Edited 2012-02-04 14:31 UTC

Reply Score: 1

RE[2]: low memory
by JAlexoid on Sat 4th Feb 2012 17:56 UTC in reply to "RE: low memory"
JAlexoid Member since:
2009-05-19

You do realize that it essentially sends a kill -9 to the process when you press force close?

And I suggest you remove the "Advanced" Task Killer to remove the problem of memory hogs.

Reply Score: 3

RE[2]: low memory
by senshikaze on Tue 7th Feb 2012 21:50 UTC in reply to "RE: low memory"
senshikaze Member since:
2011-03-08

I just setup long press on my back button force closes apps (in the developer settings) works pretty well when apps lock up.

Reply Score: 1

Crashing in iOS
by Poseidon on Sat 4th Feb 2012 04:28 UTC
Poseidon
Member since:
2009-10-31

I agree with the crashes being due to poor programming. There's this app, for example, iFormulas, that only worked on iOS 3, and as soon as it became 4 it stopped functioning, it just crashes. I'm surprised it is still in the app store.

Reply Score: 1

I don't know about the iPhone but...
by UltraZelda64 on Sat 4th Feb 2012 05:42 UTC
UltraZelda64
Member since:
2006-12-05

...my Android phone (LG Optimus V) gets full system crashes (forced automatic reboots) quite frequently when running Google Maps and certain GPS applications.

I have seen a few programs crash without bring down the whole system, but sometimes it's fixed by clearing the program's data (Winamp). In other cases--the AccuWeather widgets--I just uninstalled them to get them to stop, because once they started they wouldn't quit.

Reply Score: 2

Morgan Member since:
2005-06-29

I think to a great extent it depends on one's usage patterns, as well as the limitations of the hardware.

For example, my Nook Color with Cyanogen 7 stable has app crashes on a daily basis, and system halt dialogs every so often. The crazy thing is, it's usually core Google apps that crash. I'd say Google Reader, Books and Docs are the worst offenders.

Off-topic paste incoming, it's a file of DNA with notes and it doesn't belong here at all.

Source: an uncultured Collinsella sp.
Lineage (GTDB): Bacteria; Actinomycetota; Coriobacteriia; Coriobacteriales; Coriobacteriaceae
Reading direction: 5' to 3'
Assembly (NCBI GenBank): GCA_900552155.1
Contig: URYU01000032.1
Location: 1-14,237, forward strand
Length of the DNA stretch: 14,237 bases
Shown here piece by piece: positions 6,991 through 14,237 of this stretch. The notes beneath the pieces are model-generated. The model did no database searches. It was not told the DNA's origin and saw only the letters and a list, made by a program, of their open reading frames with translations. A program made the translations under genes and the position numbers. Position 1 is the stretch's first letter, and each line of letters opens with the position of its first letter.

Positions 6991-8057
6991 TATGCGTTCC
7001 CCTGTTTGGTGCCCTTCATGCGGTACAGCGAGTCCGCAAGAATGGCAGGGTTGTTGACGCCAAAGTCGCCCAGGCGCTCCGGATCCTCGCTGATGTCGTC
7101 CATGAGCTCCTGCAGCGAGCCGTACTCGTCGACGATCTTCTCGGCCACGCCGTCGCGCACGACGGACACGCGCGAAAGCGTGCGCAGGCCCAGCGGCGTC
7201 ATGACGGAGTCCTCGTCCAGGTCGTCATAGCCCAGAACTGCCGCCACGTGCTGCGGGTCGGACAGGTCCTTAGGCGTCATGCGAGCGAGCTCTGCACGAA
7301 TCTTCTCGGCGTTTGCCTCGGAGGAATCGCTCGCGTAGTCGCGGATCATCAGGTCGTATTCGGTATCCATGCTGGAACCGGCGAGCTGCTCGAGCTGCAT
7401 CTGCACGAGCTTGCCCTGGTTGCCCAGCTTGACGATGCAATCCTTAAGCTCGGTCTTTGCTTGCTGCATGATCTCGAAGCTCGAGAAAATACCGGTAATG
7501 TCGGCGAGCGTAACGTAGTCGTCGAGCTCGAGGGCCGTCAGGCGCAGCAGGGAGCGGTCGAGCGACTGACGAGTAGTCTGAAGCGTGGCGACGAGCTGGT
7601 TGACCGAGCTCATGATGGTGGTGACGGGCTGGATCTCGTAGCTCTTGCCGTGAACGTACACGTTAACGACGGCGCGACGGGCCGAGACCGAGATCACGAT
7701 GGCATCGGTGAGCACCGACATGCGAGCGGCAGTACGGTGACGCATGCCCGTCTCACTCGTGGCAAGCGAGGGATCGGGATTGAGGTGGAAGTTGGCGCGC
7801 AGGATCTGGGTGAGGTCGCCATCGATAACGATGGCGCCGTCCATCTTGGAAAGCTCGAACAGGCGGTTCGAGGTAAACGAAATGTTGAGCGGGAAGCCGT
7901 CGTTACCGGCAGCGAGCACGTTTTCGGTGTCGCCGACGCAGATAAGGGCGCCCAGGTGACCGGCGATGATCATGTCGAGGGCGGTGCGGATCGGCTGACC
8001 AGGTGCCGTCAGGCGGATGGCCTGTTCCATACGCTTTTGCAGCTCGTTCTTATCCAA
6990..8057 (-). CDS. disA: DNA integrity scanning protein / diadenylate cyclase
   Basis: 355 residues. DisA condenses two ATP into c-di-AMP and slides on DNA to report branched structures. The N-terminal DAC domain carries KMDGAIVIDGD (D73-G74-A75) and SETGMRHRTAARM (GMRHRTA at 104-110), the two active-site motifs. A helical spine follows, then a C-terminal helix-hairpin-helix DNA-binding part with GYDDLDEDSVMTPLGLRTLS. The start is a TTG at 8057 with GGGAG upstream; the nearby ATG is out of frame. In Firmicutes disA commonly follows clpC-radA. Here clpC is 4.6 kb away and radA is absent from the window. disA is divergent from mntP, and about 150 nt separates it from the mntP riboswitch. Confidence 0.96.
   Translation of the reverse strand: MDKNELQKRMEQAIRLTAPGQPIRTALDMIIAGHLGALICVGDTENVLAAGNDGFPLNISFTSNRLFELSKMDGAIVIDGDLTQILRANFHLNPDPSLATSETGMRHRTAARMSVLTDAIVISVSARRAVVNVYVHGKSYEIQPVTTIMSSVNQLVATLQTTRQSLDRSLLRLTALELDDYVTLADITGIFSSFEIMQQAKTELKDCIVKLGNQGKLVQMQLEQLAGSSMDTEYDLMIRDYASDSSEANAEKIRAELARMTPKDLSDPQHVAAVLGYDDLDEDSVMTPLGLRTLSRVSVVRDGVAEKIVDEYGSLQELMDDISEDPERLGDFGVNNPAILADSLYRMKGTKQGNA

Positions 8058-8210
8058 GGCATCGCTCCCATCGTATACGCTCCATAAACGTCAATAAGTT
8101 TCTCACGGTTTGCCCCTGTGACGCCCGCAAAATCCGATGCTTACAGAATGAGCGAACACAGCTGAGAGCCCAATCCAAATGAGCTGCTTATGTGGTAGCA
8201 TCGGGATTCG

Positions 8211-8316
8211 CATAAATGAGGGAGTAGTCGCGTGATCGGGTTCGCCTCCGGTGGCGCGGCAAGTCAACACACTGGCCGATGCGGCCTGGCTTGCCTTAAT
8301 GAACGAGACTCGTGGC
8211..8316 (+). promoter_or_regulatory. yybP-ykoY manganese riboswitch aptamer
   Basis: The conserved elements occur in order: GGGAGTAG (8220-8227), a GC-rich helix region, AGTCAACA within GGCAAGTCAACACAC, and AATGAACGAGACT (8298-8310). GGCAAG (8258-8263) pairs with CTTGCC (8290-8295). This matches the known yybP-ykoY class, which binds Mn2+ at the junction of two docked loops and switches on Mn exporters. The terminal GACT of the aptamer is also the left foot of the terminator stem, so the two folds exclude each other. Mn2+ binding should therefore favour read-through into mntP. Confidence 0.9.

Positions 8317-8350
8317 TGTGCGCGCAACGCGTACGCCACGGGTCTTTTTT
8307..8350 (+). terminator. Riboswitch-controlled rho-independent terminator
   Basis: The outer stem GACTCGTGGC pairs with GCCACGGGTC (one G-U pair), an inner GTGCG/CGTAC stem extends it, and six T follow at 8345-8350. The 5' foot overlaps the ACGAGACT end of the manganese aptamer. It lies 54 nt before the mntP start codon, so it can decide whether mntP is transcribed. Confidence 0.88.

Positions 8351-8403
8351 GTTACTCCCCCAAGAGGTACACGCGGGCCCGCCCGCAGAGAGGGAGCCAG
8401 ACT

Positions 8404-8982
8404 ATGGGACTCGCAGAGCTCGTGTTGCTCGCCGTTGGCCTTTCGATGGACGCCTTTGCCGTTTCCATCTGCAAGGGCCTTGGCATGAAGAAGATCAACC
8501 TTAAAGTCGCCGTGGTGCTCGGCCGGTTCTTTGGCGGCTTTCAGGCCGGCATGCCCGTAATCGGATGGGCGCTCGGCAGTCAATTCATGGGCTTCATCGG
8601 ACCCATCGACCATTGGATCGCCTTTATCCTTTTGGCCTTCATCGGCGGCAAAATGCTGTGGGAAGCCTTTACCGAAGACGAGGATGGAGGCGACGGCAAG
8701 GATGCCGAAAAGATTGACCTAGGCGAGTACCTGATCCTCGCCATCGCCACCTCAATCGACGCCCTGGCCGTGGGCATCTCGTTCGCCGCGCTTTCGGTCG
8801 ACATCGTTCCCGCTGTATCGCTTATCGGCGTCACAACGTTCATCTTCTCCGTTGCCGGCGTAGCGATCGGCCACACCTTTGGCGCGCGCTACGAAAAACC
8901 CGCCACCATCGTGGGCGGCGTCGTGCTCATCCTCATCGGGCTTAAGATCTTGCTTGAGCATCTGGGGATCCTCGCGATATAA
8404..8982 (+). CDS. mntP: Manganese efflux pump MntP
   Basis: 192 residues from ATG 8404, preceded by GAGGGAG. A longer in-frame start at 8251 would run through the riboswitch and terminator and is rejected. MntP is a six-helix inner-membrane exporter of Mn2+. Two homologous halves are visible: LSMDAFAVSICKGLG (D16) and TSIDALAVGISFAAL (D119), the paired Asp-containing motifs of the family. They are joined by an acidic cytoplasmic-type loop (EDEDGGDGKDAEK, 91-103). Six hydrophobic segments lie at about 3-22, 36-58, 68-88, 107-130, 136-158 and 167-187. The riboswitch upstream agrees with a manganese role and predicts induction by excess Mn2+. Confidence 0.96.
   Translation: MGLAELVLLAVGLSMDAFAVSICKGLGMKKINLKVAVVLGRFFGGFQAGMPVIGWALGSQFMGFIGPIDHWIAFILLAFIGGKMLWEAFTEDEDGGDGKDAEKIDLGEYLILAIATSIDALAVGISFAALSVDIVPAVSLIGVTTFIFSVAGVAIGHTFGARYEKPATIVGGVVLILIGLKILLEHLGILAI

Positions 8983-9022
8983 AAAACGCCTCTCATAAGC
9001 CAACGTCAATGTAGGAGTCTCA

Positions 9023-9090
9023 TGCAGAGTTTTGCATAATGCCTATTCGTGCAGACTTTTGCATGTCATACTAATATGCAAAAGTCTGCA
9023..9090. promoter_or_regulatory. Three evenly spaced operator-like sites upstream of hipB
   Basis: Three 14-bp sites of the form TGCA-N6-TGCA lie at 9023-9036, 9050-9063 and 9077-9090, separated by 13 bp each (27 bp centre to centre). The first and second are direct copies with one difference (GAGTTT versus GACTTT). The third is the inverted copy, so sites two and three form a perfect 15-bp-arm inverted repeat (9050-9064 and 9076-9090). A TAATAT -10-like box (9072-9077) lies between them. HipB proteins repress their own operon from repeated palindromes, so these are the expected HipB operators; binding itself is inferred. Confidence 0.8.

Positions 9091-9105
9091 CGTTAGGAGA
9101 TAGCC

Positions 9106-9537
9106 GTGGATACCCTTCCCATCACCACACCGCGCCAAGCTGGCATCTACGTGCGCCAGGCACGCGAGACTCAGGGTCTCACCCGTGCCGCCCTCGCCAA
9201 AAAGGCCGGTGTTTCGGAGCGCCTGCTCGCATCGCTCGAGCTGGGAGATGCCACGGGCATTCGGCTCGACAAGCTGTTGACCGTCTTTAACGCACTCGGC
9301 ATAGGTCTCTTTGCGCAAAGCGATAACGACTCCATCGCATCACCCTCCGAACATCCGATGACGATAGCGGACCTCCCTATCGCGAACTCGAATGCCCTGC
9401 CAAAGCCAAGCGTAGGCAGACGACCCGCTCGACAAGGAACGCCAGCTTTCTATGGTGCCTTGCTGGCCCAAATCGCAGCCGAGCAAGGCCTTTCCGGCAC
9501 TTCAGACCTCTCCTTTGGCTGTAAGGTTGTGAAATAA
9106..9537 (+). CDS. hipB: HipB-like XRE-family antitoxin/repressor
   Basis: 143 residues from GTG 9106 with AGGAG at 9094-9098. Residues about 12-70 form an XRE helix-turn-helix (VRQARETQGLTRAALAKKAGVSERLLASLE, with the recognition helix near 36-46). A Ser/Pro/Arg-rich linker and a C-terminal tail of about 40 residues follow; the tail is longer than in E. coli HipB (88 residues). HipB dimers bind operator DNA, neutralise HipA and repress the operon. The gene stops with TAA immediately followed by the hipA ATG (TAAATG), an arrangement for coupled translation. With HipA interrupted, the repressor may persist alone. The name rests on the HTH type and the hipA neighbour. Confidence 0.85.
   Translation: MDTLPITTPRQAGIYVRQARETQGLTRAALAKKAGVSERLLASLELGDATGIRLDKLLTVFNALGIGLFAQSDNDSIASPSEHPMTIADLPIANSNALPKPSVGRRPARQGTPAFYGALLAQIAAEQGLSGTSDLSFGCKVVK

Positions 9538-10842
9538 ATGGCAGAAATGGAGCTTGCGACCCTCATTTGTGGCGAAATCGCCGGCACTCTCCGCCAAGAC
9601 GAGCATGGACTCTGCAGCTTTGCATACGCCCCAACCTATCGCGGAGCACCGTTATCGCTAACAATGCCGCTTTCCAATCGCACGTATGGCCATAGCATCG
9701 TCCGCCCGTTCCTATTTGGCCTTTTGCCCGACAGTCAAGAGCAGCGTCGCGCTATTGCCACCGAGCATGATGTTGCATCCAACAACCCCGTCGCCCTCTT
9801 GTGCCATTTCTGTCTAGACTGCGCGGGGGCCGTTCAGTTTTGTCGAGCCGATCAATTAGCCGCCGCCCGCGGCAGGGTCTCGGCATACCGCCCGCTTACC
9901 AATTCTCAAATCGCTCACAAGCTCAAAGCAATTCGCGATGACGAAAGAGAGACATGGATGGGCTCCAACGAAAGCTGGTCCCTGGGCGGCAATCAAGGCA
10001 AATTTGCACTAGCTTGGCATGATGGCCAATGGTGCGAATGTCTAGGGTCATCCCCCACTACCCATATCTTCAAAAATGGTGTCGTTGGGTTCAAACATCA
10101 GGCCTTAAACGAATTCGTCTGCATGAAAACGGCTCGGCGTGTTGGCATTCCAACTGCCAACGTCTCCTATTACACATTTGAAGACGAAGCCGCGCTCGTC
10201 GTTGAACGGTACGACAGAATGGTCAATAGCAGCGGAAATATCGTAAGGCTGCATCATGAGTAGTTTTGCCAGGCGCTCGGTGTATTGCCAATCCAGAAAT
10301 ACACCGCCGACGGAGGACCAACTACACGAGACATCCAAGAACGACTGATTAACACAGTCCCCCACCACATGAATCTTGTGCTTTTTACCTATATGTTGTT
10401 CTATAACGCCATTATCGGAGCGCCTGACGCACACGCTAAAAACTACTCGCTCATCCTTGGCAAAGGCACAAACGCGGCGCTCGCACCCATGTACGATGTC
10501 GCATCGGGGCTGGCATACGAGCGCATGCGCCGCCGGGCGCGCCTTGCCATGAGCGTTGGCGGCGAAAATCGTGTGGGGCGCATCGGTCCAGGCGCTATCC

On the flipside, the iPod touch I used to own rarely suffered app crashes, and I only recall one spontaneous reboot the entire two years I owned it.

I also have a Motorola Cliq that will reboot several times a day whether it has the original Android/MotoBlur 1.5, the official 2.1 update or Cyanogen 7 installed. Obviously it's a case of buggy hardware.

So in short, I don't put a lot of faith in the "Android crashes less" claims. The true issue is that there is such a small pool of devices that run iOS and a comparatively huge selection of Android hardware out there. A few bad eggs truly can ruin a company's reputation.

Reply Score: 2

JAlexoid Member since:
2009-05-19

But again, as the article notes, how many times have you had the app just close without your conscious decision to exit it? Because that makes it seem like you never actually had a crash...

Reply Score: 2

Morgan Member since:
2005-06-29

If you're referring to the iPod touch, I said I rarely had apps crash, not "never". As the article says, when an iOS app crashes it's silent and just takes you back to the Springboard. That happened to me perhaps five times in the entire time I owned the iPod, and from what I recall, never in a native app.

Reply Score: 2

Just the opposite for me
by techweenie1 on Sat 4th Feb 2012 07:00 UTC
techweenie1
Member since:
2008-10-15

I've found just the opposite, My Samsung Galaxy S crashes all the time, apps hang, the home screen hangs, it's really awful actually, it's so awful that I bought an iPhone 4S which aside from having Location Services get stuck in an area of poor reception, has given me no problems and has yet to crash on me!

Reply Score: 3

RE: Just the opposite for me
by IndigoJo on Sat 4th Feb 2012 16:24 UTC in reply to "Just the opposite for me"
IndigoJo Member since:
2005-07-06

My experience is the same. I've never had an iPhone or iPad because they're too expensive, but I've had so many problems on Android (Samsung Galaxy S and, before it, HTC Hero using Android 1.5 and then 2.1) with apps hanging and crashing. Until last week, Facebook was the worst offender - hanging all the time, especially when you opened up any timeline, when it would hang for several seconds or until you switched out of the app and back in again, before it would let you scroll, and the notification list had the same problem - but the Mail app isn't much better - it often hangs when opening messages. I would probably get an iPhone if I could afford one. Really wish Meego had done better - it looked like a much better open-source phone OS than Android and used C++, not Java.